Water that is discharged from mining or mine-related operations which contains high levels of dissolved iron and aluminum sulfates in conjunction with pH values less than 4.5 (acidic). It is produced when oxygen dissolved in water reacts with pyritic (iron sulfide) materials found in association with most coal deposits. Acid mine drainage (AMD) degrades the water quality of streams and water supplies, often to the point of eliminating all biological activity within the stream contaminated with AMD.
The filling of a stream bed with AML-originated silt and debris sedimentation carried downstream by surface runoff. The sedimentation causes a blockage of the stream resulting in the flooding of roads and/or residences and posing a danger to improved property and the public.
Any AML-related surface mining spoil pile and bank, mine waste, or earth material disturbed by mining activity that would be eroded and carried downstream by surface runoff and deposited in a stream bed (thus causing a clogged stream).This silt erosion contributes to stream sedimentation and causes local flooding resulting in property damage and a human health, safety, and general welfare threat.
The vertical face remaining from the final cut of a surface mining operation. The associated pit may be either water-filled or dry.
Any AML-related large-volume water impoundment such as a mine waste embankment, sedimentation pond, or underground mine water pool which poses a threat of flooding and catastrophic destruction to downstream property and human health, safety, and general welfare in the event of rupture or breach of the water retention structure.
An AML-related mine waste pile or bank located within close distance to a populated area, public road, or other area of intense visitation, and posing a danger to public health, safety and, general welfare by adverse effect resulting from an unstable steep slope or wind-blown particulate matter.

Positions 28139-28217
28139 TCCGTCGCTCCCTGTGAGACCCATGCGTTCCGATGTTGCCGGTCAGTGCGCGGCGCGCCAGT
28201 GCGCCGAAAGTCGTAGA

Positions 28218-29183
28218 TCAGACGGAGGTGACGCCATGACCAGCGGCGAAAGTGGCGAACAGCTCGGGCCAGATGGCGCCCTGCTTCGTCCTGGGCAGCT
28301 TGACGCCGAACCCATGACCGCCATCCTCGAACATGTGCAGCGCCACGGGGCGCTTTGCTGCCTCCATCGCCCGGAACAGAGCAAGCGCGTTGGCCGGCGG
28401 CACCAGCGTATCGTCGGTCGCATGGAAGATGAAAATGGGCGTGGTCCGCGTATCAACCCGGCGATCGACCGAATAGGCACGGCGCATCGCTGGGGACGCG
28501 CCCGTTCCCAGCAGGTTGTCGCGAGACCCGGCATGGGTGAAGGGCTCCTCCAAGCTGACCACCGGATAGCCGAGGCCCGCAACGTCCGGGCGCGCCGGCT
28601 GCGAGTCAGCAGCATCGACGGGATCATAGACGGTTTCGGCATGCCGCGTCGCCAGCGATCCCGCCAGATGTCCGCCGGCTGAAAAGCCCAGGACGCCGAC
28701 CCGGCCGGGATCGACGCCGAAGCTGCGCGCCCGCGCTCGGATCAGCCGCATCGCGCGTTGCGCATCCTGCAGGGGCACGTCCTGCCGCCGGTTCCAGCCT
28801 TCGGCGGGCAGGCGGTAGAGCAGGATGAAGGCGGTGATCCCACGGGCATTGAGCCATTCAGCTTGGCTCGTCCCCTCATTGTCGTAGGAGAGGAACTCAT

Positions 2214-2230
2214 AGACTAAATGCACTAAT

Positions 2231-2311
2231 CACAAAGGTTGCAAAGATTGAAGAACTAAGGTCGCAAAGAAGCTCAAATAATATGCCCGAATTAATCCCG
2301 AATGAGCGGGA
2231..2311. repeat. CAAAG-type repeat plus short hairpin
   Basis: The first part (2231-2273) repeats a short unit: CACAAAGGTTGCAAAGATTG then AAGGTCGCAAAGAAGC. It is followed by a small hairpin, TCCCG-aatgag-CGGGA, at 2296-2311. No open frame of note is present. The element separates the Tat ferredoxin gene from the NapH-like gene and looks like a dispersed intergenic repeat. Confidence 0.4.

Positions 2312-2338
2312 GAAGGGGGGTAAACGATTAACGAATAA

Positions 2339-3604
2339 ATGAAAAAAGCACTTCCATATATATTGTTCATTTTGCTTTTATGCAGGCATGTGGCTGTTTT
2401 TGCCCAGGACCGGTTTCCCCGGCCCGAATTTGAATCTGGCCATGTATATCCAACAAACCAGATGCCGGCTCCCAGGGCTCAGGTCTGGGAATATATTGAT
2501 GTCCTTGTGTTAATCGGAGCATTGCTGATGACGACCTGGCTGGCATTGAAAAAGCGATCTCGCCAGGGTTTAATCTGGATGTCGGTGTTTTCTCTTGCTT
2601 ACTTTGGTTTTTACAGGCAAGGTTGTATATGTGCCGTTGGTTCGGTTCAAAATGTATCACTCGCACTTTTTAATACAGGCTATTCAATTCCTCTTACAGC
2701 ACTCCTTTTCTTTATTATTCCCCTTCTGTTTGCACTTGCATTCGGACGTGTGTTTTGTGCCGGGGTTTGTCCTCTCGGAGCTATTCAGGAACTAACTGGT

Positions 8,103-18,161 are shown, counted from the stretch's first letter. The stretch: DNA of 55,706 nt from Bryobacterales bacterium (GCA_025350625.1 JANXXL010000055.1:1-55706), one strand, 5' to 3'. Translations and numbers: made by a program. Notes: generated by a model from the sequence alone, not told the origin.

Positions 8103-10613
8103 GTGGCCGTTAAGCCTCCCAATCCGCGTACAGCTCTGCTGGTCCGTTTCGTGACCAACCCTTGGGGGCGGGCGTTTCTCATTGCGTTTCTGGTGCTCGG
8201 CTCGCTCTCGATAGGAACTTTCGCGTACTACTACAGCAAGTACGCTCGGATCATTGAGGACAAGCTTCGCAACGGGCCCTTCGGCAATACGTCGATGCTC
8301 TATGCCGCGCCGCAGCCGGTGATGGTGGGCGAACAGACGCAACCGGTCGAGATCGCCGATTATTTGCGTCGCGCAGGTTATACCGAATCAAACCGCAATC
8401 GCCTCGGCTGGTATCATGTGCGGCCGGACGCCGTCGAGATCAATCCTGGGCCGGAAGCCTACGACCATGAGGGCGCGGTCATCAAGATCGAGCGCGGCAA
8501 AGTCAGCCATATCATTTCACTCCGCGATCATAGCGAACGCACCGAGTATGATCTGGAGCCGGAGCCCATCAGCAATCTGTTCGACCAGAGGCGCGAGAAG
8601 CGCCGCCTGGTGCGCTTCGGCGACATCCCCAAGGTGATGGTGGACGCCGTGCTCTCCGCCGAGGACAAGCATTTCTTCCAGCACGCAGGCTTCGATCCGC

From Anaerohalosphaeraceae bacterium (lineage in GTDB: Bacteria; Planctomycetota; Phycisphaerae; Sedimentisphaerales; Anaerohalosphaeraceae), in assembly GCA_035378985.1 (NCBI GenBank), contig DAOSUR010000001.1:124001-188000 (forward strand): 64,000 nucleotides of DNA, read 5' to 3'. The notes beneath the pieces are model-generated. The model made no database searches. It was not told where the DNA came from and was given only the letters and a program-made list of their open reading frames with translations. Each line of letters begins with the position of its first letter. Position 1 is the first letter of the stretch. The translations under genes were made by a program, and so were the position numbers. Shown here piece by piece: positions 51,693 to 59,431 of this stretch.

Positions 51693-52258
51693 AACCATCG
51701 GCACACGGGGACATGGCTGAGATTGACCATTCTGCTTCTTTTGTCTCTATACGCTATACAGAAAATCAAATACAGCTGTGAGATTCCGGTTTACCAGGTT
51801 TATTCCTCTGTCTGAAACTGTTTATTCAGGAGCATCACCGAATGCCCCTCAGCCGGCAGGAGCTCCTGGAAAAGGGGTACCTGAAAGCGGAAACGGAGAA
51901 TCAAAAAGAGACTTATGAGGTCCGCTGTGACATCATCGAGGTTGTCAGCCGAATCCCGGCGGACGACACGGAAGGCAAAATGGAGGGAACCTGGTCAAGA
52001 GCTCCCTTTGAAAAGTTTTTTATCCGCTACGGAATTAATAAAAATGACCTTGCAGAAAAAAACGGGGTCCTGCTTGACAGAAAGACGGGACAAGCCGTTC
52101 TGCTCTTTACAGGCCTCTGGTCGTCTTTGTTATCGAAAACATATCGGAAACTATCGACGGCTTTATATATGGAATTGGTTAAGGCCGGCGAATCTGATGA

Any AML-related land mass slide of surface-subsurface soil, mine waste pile or bank, or surface mine spoil due to instability of its own weight or lubricating effects of mine drainage water, that endangers human health, safety, and general welfare and destruction of improved property located uphill or downhill from the land mass.
The refuse or waste removed from an underground mine. This includes mine waste, rock, pyrites, slate, or other unmarketable materials that are separated during the cleaning process. Gob piles are generally found at coal load-out and processing facilities.
Any AML-related dilapidated hazardous equipment or facilities (old engines, mine cars, rails, mine entrance, load-out and processing facilities) located within close proximity to populated areas, along public roads, or other areas of intense visitation.
AML-related venting of hazardous or explosive gases. Normally associated with underground mine fires.
Any strip pit with impounded water, regardless of depth or surface area, that is considered an attractive nuisance and is located within close proximity to a populated area, public road, or other areas of intense visitation. The hazard must result from some AML-related feature(s) such as steep or unstable banks and hidden underwater ledges. Hazardous water bodies are generally associated with dangerous highwalls.
Unauthorized use of AML-impacted areas for residential or industrial waste disposal that poses a danger from unsanitary conditions or from the toxic emissions of burning refuse.
A surface entrance to a drift, tunnel, adit, or entry that is not sealed or barricaded. It poses a threat when it is located in close proximity to a populated area, public road, or other area of intense visitation.
Any surface expression such as caving, potholes, troughs, tension cracks, or shearing faults caused by AML underground mine voids that damages property and poses a danger to the public.
Any AML-related continuous combustion of mine waste material resulting in smoke, haze, heat, or venting of hazardous gases located within close distance to a populated area, public road, or other public use area and posing a danger to the public.
Any AML-related continuous smoke, haze, heat, or venting of hazardous gases from underground mine coal combustion posing a danger to the public.
A vertical or steeply-inclined shaft or opening that is not sealed or barricaded, or a subsidence-caused opening that has become a hazard, regardless of proximity to populated areas, a public road, or another area of intense visitation, posing a threat to the public.